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Differential response to resistance training in CHF according to ACE genotype

Citation

Williams, AD and Anderson, MJ and Selig, S and Carey, MF and Febbraio, MA and Hayes, A and Toia, D and Harrap, SB and Hare, DL, Differential response to resistance training in CHF according to ACE genotype, International Journal of Cardiology, 149, (3) pp. 330-334. ISSN 0167-5273 (2011) [Refereed Article]


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DOI: doi:10.1016/j.ijcard.2010.02.012

Abstract

BACKGROUND: The Angiotensin Converting Enzyme (ACE) gene may influence the risk of heart disease and the response to various forms of exercise training may be at least partly dependent on the ACE genotype. We aimed to determine the effect of ACE genotype on the response to moderate intensity circuit resistance training in chronic heart failure (CHF) patients. METHODS: The relationship between ACE genotype and the response to 11weeks of resistance exercise training was determined in 37 CHF patients (New York Heart Association Functional Class=2.30.5; left ventricular ejection fraction 287%; age 6412years; 32:5 male:female) who were randomised to either resistance exercise (n=19) or inactive control group (n=18). Outcome measures included VO(2peak), peak power output and muscle strength and endurance. ACE genotype was determined using standard methods. RESULTS: At baseline, patients who were homozygous for the I allele had higher VO(2peak) (p=0.02) and peak power (p=0.003) compared to patients who were homozygous for the D allele. Patients with the D allele, who were randomised to resistance training, compared to non-exercising controls, had greater peak power increases (ID p<0.001; DD p<0.001) when compared with patients homozygous for the I allele, who did not improve. No significant genotype-dependent changes were observed in VO(2peak), muscle strength, muscle endurance or lactate threshold. CONCLUSION: ACE genotype may have a role in exercise tolerance in CHF and could also influence the effectiveness of resistance training in this condition.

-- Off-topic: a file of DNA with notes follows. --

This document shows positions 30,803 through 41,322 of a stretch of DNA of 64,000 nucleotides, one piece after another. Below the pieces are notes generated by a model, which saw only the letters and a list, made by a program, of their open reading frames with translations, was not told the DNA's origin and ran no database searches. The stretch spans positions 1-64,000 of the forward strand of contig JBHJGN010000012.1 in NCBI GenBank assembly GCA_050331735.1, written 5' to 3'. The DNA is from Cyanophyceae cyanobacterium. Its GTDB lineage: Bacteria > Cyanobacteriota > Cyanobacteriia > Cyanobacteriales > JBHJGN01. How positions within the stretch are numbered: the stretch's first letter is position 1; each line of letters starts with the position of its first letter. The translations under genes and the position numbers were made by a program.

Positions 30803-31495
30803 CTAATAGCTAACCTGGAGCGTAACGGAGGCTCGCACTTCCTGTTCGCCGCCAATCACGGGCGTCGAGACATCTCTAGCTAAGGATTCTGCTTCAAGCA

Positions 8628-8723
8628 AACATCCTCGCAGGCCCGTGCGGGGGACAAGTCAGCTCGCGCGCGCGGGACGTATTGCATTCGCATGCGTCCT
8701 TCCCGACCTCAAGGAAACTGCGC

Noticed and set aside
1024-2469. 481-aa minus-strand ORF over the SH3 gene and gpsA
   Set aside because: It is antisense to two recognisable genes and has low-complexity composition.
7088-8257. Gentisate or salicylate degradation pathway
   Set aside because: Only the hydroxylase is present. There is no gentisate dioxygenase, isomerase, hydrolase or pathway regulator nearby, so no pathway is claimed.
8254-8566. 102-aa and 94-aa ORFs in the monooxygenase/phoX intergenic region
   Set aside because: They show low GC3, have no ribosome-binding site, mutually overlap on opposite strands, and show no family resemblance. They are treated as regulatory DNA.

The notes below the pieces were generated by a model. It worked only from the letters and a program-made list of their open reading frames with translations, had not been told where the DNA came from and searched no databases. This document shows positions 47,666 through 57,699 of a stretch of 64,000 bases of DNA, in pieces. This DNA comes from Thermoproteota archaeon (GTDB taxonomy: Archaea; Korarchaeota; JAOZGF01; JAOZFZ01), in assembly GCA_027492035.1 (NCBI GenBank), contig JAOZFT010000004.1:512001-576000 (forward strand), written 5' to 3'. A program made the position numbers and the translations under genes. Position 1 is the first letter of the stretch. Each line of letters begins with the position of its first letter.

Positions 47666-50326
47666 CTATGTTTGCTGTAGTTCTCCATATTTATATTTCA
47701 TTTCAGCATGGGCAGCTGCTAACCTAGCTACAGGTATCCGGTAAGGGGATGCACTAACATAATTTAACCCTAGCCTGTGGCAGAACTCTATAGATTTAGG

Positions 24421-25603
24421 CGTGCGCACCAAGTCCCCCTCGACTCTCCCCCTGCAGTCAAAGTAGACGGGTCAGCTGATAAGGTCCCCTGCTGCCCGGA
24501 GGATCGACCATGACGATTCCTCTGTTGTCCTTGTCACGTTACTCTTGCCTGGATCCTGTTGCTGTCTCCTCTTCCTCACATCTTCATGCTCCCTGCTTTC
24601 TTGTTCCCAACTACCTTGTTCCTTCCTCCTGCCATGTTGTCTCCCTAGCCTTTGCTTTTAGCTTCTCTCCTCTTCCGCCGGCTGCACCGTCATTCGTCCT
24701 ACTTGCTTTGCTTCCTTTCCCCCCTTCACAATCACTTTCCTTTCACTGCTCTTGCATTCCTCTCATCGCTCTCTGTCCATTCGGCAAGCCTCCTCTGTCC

Item Details

Item Type:Refereed Article
Research Division:Medical and Health Sciences
Research Group:Human Movement and Sports Science
Research Field:Exercise Physiology
Objective Division:Health
Objective Group:Clinical Health (Organs, Diseases and Abnormal Conditions)
Objective Field:Cardiovascular System and Diseases
Author:Williams, AD (Associate Professor Andrew Williams)
ID Code:65425
Year Published:2011
Web of Science® Times Cited:8
Deposited By:Health Sciences A
Deposited On:2010-11-15
Last Modified:2017-10-30
Downloads:0

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